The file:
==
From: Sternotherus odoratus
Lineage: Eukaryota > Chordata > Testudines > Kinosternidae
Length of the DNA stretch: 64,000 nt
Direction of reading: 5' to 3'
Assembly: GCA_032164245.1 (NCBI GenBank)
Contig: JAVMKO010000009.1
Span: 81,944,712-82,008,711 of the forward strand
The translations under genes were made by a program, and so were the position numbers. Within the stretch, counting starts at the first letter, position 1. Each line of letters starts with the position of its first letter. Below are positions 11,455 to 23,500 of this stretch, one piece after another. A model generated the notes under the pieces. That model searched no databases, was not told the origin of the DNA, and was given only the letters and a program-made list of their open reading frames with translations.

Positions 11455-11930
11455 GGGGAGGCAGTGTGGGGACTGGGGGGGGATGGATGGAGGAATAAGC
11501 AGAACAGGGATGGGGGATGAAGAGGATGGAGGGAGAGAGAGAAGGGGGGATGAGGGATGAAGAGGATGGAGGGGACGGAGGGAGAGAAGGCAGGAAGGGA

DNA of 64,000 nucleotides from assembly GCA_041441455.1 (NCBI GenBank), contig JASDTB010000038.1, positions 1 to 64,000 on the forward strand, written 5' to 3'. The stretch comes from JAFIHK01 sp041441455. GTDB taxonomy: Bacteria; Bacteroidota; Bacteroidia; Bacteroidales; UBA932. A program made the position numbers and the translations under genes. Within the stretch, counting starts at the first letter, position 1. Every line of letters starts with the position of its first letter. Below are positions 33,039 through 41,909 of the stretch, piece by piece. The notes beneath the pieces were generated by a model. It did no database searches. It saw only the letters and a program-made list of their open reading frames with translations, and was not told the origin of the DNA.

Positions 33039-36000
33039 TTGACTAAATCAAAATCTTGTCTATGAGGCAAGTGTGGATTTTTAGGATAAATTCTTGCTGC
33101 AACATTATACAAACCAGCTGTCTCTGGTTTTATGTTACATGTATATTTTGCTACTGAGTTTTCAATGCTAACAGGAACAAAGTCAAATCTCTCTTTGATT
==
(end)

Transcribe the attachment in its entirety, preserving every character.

From: Sternotherus odoratus
Lineage: Eukaryota > Chordata > Testudines > Kinosternidae
Length of the DNA stretch: 64,000 nt
Direction of reading: 5' to 3'
Assembly: GCA_032164245.1 (NCBI GenBank)
Contig: JAVMKO010000009.1
Span: 81,944,712-82,008,711 of the forward strand
The translations under genes were made by a program, and so were the position numbers. Within the stretch, counting starts at the first letter, position 1. Each line of letters starts with the position of its first letter. Below are positions 11,455 to 23,500 of this stretch, one piece after another. A model generated the notes under the pieces. That model searched no databases, was not told the origin of the DNA, and was given only the letters and a program-made list of their open reading frames with translations.

Positions 11455-11930
11455 GGGGAGGCAGTGTGGGGACTGGGGGGGGATGGATGGAGGAATAAGC
11501 AGAACAGGGATGGGGGATGAAGAGGATGGAGGGAGAGAGAGAAGGGGGGATGAGGGATGAAGAGGATGGAGGGGACGGAGGGAGAGAAGGCAGGAAGGGA

DNA of 64,000 nucleotides from assembly GCA_041441455.1 (NCBI GenBank), contig JASDTB010000038.1, positions 1 to 64,000 on the forward strand, written 5' to 3'. The stretch comes from JAFIHK01 sp041441455. GTDB taxonomy: Bacteria; Bacteroidota; Bacteroidia; Bacteroidales; UBA932. A program made the position numbers and the translations under genes. Within the stretch, counting starts at the first letter, position 1. Every line of letters starts with the position of its first letter. Below are positions 33,039 through 41,909 of the stretch, piece by piece. The notes beneath the pieces were generated by a model. It did no database searches. It saw only the letters and a program-made list of their open reading frames with translations, and was not told the origin of the DNA.

Positions 33039-36000
33039 TTGACTAAATCAAAATCTTGTCTATGAGGCAAGTGTGGATTTTTAGGATAAATTCTTGCTGC
33101 AACATTATACAAACCAGCTGTCTCTGGTTTTATGTTACATGTATATTTTGCTACTGAGTTTTCAATGCTAACAGGAACAAAGTCAAATCTCTCTTTGATT